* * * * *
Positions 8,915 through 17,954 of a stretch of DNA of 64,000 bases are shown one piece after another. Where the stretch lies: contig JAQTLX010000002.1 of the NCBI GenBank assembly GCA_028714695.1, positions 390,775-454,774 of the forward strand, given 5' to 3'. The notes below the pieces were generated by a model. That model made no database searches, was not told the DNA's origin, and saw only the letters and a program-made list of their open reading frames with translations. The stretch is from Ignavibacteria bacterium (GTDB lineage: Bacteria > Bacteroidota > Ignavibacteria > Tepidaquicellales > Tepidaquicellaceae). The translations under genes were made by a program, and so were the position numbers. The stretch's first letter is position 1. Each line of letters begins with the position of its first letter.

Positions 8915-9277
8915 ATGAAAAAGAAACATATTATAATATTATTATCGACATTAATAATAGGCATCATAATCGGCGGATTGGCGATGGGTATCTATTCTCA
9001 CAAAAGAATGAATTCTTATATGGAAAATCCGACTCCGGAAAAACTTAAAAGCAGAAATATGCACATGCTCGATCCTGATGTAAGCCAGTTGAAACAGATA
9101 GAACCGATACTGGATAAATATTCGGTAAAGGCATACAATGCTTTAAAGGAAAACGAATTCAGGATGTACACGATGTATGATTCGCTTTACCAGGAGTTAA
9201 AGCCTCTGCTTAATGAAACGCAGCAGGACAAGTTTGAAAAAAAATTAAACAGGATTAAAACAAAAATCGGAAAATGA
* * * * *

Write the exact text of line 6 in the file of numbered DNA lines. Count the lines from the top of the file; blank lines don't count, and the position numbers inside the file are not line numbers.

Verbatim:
9201 AGCCTCTGCTTAATGAAACGCAGCAGGACAAGTTTGAAAAAAAATTAAACAGGATTAAAACAAAAATCGGAAAATGA